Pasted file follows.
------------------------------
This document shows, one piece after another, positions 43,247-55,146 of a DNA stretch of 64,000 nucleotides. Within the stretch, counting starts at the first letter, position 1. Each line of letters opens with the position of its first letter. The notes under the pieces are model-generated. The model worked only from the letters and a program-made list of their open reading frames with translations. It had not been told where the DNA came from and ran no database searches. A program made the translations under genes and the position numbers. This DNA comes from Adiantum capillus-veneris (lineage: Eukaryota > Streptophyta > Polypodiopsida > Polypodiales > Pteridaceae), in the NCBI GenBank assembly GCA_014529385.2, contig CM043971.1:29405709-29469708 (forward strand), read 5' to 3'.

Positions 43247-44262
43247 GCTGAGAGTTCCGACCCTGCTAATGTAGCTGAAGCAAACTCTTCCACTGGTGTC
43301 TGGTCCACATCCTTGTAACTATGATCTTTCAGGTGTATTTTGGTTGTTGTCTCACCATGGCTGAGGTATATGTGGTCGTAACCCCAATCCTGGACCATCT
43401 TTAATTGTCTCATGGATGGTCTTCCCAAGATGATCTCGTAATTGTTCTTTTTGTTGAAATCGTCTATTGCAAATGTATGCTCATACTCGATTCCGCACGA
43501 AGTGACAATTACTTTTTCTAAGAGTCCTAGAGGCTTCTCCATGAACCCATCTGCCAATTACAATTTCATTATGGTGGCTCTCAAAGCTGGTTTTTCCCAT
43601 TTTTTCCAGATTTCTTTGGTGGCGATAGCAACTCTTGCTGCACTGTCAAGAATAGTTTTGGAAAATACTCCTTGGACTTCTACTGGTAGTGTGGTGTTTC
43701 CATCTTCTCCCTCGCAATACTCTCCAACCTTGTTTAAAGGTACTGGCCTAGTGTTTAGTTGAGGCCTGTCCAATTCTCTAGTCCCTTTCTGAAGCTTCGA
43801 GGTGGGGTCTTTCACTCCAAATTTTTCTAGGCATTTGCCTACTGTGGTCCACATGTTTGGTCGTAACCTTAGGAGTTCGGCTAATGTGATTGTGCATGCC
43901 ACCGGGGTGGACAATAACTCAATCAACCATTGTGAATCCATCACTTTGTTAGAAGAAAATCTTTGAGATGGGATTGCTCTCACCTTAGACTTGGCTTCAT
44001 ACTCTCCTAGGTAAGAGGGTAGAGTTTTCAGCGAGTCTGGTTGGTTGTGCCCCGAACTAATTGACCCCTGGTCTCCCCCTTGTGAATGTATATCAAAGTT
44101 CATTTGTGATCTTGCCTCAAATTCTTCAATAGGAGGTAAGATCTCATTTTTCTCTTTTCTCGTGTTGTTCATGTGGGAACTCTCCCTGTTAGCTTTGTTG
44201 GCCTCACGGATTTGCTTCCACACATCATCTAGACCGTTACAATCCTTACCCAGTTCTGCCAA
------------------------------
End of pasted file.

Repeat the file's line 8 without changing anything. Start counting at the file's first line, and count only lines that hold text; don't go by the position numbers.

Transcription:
43701 CATCTTCTCCCTCGCAATACTCTCCAACCTTGTTTAAAGGTACTGGCCTAGTGTTTAGTTGAGGCCTGTCCAATTCTCTAGTCCCTTTCTGAAGCTTCGA